Everything You Need to Know About Achilles Tendinitis

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Achilles tendinitis is an overuse injury of the Achilles tendon, the tendon that connects your calf muscles at the back of your lower leg to your heel bone. The Achilles tendon is the strongest tendon in your body. When you walk, run, or jump, you are using your Achilles tendon. 

Achilles tendinitis is a common condition that affects runners and other athletes when they increase the duration of their exercise or its intensity. It also occurs in middle aged people who play sports. As many as 30% of people experience Achilles tendinitis unrelated to sports injuries.


Achilles tendinitis usually occurs due to repetitive stress on the Achilles tendon. Things that may cause Achilles tendinitis include: 

  • Increasing exercise too fast (doing too much, too fast)
  • Tight muscles in your calf 
  • Weakness or deformity of the tendon or the attached muscles
  • Obesity or excess weight on the tendon
  • Certain medications, such as ciprofloxacin, levofloxacin, and steroids
  • Problems with balance or stability 
  • Unsupportive shoes 
  • Not stretching or warming up before a workout
Health Photo Composite - Achilles Tendinitis

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The most common symptoms of Achilles tendonitis are:

  • Pain in the heel or lower leg that may get worse with activity
  • Pain or stiffness in the tendon in the morning
  • Sensitivity to touch on and around the tendon
  • Rigidity or thickening in the tendon
  • Pain in the area the day after a workout
  • Bone spur development
  • Swelling that increases with activity
  • Pain in your heel when wearing shoes

Talk to your healthcare provider immediately if you feel a sudden pop in your heel or lower calf. You may have torn your Achilles tendon.


If you have pain in your heel and fear you may have Achilles tendinitis, talk to your healthcare provider. They will examine your heel and leg and ask questions about the pain, such as:

  • When do you have it?
  • What makes it worse?
  • What makes it better?
  • What activities or sports do you do?

Your provider may order imaging studies such as an X-ray, an MRI, or an ultrasound of your lower leg and heel.


If your healthcare provider diagnoses you with Achilles tendinitis, they may recommend these types of treatments to start:

  • Rest: Rest the heel and leg as much as possible to give it a chance to recover.
  • Ice packs: Apply ice packs to the area to reduce swelling and pain.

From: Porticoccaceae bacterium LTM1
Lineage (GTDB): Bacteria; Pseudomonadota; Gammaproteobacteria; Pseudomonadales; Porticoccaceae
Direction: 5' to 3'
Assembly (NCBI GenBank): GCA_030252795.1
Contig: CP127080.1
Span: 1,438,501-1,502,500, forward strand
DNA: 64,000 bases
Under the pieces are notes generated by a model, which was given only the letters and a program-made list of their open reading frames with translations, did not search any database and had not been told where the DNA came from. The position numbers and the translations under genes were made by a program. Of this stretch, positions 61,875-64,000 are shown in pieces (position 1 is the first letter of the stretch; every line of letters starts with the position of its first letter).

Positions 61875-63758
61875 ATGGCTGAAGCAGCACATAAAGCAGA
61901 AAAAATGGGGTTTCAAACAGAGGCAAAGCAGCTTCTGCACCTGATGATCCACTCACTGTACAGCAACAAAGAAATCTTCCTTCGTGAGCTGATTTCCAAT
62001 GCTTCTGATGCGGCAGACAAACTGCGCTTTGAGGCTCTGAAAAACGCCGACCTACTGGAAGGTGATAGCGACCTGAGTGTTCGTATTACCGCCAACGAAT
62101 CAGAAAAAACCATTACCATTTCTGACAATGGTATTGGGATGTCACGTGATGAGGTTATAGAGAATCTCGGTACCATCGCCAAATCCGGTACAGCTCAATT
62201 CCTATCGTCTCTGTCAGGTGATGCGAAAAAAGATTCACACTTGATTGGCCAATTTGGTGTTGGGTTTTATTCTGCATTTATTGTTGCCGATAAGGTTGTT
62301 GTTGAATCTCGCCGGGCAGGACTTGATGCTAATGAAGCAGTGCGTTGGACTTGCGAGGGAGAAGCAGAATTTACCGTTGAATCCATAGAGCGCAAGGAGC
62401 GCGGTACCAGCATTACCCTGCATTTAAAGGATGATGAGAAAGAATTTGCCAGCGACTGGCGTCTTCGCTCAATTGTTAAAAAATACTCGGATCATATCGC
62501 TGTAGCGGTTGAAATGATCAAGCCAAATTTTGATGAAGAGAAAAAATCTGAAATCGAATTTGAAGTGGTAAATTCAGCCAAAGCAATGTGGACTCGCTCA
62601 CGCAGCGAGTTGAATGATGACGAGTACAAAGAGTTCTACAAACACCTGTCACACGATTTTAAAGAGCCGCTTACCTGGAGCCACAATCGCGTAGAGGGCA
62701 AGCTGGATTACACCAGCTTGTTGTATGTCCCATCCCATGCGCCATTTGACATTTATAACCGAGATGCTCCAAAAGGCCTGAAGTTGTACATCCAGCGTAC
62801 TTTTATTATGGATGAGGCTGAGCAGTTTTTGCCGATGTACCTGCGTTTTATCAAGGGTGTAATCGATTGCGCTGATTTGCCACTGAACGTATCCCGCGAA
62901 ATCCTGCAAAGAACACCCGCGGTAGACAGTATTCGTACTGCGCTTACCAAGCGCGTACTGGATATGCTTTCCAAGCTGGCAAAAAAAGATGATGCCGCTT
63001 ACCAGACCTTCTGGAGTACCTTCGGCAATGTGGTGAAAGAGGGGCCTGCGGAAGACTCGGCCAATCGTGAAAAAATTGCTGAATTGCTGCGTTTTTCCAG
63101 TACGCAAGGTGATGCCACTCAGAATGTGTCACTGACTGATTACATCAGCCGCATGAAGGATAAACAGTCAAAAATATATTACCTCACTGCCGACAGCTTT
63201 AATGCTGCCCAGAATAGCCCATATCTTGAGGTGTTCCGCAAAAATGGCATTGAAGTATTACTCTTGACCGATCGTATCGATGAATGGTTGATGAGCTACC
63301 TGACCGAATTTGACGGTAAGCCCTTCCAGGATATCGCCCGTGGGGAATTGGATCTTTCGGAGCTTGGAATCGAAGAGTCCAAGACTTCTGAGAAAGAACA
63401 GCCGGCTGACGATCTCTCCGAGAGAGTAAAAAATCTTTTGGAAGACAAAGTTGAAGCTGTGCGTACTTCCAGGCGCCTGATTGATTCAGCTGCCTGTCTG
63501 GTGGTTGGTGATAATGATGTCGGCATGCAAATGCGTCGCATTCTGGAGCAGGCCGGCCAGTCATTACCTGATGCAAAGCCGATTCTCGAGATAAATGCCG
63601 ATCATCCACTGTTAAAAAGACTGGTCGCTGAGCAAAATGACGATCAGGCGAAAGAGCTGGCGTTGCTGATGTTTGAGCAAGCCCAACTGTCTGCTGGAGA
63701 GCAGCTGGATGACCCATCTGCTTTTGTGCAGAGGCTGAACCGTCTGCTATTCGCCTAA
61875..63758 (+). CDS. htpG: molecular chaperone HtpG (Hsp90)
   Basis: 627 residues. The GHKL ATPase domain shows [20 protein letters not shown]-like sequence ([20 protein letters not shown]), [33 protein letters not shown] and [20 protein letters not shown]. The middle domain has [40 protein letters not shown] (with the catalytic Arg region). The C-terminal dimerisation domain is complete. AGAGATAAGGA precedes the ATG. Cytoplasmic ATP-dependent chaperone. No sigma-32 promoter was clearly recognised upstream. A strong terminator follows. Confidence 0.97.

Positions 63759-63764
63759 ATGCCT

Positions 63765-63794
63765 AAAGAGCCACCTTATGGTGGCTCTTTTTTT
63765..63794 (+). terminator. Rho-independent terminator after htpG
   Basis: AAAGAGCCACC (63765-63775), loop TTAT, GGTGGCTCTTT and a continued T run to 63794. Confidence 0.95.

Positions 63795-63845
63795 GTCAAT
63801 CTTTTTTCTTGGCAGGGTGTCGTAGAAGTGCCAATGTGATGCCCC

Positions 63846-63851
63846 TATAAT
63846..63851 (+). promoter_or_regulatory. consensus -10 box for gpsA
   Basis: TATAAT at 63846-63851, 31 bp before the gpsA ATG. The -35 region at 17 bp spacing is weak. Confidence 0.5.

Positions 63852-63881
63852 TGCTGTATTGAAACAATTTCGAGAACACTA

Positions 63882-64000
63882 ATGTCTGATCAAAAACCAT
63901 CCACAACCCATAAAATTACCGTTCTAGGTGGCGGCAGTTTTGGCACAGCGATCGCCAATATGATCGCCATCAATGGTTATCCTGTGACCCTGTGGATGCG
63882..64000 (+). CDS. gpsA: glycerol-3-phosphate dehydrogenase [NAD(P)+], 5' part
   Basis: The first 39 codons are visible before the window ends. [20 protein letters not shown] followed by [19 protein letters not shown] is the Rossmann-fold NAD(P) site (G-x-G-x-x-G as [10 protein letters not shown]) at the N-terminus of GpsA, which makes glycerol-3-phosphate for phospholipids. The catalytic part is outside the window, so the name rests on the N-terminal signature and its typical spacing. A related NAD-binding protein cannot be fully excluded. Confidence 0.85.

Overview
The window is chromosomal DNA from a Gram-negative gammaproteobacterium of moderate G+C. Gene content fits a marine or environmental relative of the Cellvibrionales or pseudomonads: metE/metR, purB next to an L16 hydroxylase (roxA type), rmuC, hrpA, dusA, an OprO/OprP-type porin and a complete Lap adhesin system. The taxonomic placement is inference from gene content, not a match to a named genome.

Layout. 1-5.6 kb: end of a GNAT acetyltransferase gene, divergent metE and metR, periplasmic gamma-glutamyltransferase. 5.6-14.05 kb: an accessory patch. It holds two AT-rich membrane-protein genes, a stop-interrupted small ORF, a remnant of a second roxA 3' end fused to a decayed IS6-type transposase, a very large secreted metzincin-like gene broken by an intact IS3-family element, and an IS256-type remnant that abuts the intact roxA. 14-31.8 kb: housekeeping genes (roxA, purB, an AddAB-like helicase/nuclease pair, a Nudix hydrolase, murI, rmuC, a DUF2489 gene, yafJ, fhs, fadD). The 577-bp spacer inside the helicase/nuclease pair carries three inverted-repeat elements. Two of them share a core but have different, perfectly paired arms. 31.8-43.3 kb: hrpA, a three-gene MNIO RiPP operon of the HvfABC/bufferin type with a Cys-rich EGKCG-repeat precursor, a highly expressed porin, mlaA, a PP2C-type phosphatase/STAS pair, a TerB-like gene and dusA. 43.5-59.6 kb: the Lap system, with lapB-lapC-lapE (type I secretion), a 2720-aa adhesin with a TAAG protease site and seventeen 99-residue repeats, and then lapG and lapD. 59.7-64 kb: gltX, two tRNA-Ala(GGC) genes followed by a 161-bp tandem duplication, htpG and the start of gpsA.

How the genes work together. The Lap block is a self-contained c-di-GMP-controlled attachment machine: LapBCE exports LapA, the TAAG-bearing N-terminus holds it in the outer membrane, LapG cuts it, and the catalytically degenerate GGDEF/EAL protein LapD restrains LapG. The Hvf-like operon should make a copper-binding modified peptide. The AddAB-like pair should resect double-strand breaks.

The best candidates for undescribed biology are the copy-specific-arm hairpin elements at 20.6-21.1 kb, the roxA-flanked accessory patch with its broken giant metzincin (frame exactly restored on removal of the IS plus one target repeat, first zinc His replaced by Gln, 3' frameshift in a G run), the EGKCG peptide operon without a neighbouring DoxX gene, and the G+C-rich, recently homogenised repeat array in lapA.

• Physical therapy: Go to a physical therapist to learn exercises to help heal the tendon and prevent further injuries.
  • Wearing splints: These braces keep your feet in place and your toes pointing upward while you sleep. This position improves the flexibility in your calf, lowering the pull on your Achilles tendon.
  • Wearing supportive shoes: Supportive shoes or orthotics may help your pain when you are up and about, especially if participating in sports or other intense activities.


Your provider may also recommend certain medications to help ease the pain or Achilles tendinitis or help it heal.

  • Non-steroidal anti-Inflammatory drugs (NSAIDs), such as Aleve (naproxen) or Motrin (ibuprofen) can help mild pain.
  • Some healthcare providers may recommend using glyceryl trinitrate patches for Achilles tendinitis, an off-label use of nitric oxide. Nitric oxide may decrease pain or even improve healing in the area by encouraging the regrowth of connective tissue.
  • Injections directly into the heel area, such as steroids, platelet-rich plasma, or other therapies, may be beneficial.

Other Therapies and Exercises

If the Achilles tendinitis does not heal with these initial treatments, your healthcare provider may recommend moving on to other treatments, such as: 

  • Extracorporeal shockwave therapy (ECST): ECST uses energy shockwaves to promote healing in the damaged tissue. It may increase functioning and reduce pain by as much as 60%.
  • Eccentric loading exercises (ECC): ECC therapies are the gold treatment standard for Achilles tendinitis. ECC is a type of exercise therapy that stretches the muscle under tension.
  • Acupuncture: Acupuncture may help relieve symptoms of Achilles tendinitis.
  • Augmented soft tissue mobilization (ASTM): A healthcare provider, such as a physical therapist or a chiropractor, will use special tools to stimulate your body to regenerate and heal without damaging other healthy tissue. ASTM may help your body heal the tendon.